Back when George W. Bush was still president, Karim Golding was a 21-year-old music promoter in Queens, trying to get some traction for the rap group he repped. Instead, he ended up ensnared in an investigation by a federal task force targeting hip hop groups. His first prosecution ended in a mistrial. He was convicted on gun and drug possession charges at his second trial, and served a mandatory minimum of 10 years. The day after he was let out of federal prison in 2016, Golding — who was born in Jamaica and brought to the U.S. as a 9-year-old — was arrested by ICE.
Golding was still in ICE detention more than four years later, when President Joe Biden — who campaigned on promises to erase the imprint Donald Trump left on the U.S. immigration system — was sworn into office. “It felt exactly the same,” Golding says of the months he spent in detention after Biden became president. “I did five years in immigration [detention] — from Obama to Trump to Biden. It felt pretty much the same across the board.”
This week, as Customs and Border Protection officers on horseback rounded up Haitian migrants before hundreds of them were deported en masse under a Trump administration rule Biden has fought to keep in place, it’s been hard to tell any difference between the president who made rabidly anti-immigrant policies the centerpiece of his administration and the president who vowed to reverse those policies.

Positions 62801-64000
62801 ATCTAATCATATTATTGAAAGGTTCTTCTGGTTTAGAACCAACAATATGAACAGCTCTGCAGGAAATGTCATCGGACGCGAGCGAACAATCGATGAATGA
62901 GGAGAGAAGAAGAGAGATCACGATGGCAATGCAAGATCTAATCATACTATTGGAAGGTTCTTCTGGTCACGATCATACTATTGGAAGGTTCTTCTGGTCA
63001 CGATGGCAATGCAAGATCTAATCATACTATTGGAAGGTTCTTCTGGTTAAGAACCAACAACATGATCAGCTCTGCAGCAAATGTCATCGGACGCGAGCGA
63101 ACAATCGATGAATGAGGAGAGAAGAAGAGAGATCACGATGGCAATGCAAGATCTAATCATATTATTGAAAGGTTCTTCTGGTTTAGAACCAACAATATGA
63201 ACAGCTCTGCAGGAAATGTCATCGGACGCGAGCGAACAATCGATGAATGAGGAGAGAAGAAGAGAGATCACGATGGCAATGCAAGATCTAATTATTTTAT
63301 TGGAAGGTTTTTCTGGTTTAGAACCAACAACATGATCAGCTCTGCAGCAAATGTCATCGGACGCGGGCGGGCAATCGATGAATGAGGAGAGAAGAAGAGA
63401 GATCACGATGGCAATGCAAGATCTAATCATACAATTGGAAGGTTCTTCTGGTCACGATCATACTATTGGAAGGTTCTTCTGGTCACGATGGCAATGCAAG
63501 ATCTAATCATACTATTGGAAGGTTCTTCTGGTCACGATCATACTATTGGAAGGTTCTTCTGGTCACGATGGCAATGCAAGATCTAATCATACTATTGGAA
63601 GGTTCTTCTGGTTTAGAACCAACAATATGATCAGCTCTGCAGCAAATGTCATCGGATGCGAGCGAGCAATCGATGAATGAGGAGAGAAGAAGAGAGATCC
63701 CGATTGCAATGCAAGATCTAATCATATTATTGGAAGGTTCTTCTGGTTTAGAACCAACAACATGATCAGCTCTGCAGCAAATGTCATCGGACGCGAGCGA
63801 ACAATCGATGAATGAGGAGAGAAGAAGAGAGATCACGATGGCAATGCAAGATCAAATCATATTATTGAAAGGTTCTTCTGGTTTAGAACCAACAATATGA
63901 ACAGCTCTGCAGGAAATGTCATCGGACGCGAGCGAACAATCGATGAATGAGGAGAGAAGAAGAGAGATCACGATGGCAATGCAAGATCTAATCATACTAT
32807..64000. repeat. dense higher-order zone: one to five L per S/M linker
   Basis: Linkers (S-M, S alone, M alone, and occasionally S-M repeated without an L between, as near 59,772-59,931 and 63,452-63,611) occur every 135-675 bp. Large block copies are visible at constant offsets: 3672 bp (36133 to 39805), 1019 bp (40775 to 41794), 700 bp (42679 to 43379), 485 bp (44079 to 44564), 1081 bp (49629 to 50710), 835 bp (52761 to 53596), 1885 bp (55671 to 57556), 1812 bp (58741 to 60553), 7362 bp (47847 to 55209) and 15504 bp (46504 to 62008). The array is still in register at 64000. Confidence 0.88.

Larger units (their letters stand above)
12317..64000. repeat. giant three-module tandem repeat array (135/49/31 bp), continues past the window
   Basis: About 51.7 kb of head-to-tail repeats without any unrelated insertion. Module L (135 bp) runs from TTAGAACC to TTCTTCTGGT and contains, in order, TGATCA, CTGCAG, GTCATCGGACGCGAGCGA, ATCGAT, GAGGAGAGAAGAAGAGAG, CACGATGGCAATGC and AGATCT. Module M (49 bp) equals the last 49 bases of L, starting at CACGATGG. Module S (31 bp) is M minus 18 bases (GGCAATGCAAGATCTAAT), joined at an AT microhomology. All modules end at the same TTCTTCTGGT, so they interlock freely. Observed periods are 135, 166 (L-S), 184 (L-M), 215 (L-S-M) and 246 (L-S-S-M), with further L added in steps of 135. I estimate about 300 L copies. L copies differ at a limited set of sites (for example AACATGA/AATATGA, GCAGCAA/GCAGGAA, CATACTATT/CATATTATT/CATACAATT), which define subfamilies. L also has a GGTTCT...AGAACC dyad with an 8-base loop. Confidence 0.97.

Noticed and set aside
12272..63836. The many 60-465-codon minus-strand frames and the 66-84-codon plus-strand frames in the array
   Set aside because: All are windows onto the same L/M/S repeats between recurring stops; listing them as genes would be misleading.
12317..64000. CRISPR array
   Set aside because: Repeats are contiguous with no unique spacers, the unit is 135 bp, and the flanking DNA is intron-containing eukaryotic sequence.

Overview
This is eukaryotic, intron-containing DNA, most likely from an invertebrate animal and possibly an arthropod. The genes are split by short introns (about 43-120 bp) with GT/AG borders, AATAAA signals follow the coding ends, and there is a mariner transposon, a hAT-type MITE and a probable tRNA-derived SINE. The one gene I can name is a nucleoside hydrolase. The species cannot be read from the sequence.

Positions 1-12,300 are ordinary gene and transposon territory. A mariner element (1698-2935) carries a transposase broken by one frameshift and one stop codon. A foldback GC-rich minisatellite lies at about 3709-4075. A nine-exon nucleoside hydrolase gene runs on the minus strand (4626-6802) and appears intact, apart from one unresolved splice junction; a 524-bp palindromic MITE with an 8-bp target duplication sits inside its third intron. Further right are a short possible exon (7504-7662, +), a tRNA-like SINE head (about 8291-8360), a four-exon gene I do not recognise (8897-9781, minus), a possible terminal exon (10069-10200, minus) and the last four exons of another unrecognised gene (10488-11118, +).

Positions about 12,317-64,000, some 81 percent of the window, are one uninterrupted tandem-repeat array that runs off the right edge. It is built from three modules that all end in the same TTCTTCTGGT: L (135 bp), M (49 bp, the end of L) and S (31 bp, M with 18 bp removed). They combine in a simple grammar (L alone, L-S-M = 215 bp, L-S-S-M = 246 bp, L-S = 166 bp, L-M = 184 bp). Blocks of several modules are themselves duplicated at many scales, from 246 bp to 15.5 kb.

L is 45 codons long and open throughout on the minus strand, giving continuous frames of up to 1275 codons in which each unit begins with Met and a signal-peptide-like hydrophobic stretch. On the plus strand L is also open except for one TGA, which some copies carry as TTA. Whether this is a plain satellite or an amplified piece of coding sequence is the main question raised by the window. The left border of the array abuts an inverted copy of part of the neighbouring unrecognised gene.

Lee Gelernt is an attorney with the ACLU, which sued the Trump administration over Title 42, the rule that uses the pandemic as justification to deport asylum seekers without a hearing. Gelernt was hopeful that, when the new administration came in, the ACLU might be able to drop their lawsuit against the government. “We expected the Biden administration to get rid of the worst of the Trump-era asylum practices, the most extreme of which was the Title 42 policy,” Gelernt says. But after six months of negotiations with the Biden administration, it became clear they weren’t getting anywhere. Last week, when a federal court told the government it must suspend the Trump-era policy, Biden administration lawyers vowed to appeal the decision.
Fed-up, immigration rights groups rallied in 25 cities across the country on Thursday to call attention to what they characterize as the president’s failure to deliver the humane, just immigration policy he promised. “Biden has failed to act on all of his promises,” says Marcela Hernandez, organizing director for Detention Watch, one of the groups behind the rallies. In addition to Biden’s continued defense of Title 42, Hernandez cited the fact that detentions are up more than 60 percent since Biden assumed office, and there has been no significant reduction in ICE or CBP funding.
“We thought it was going to get better,” Hernandez says. “But it’s getting worse.”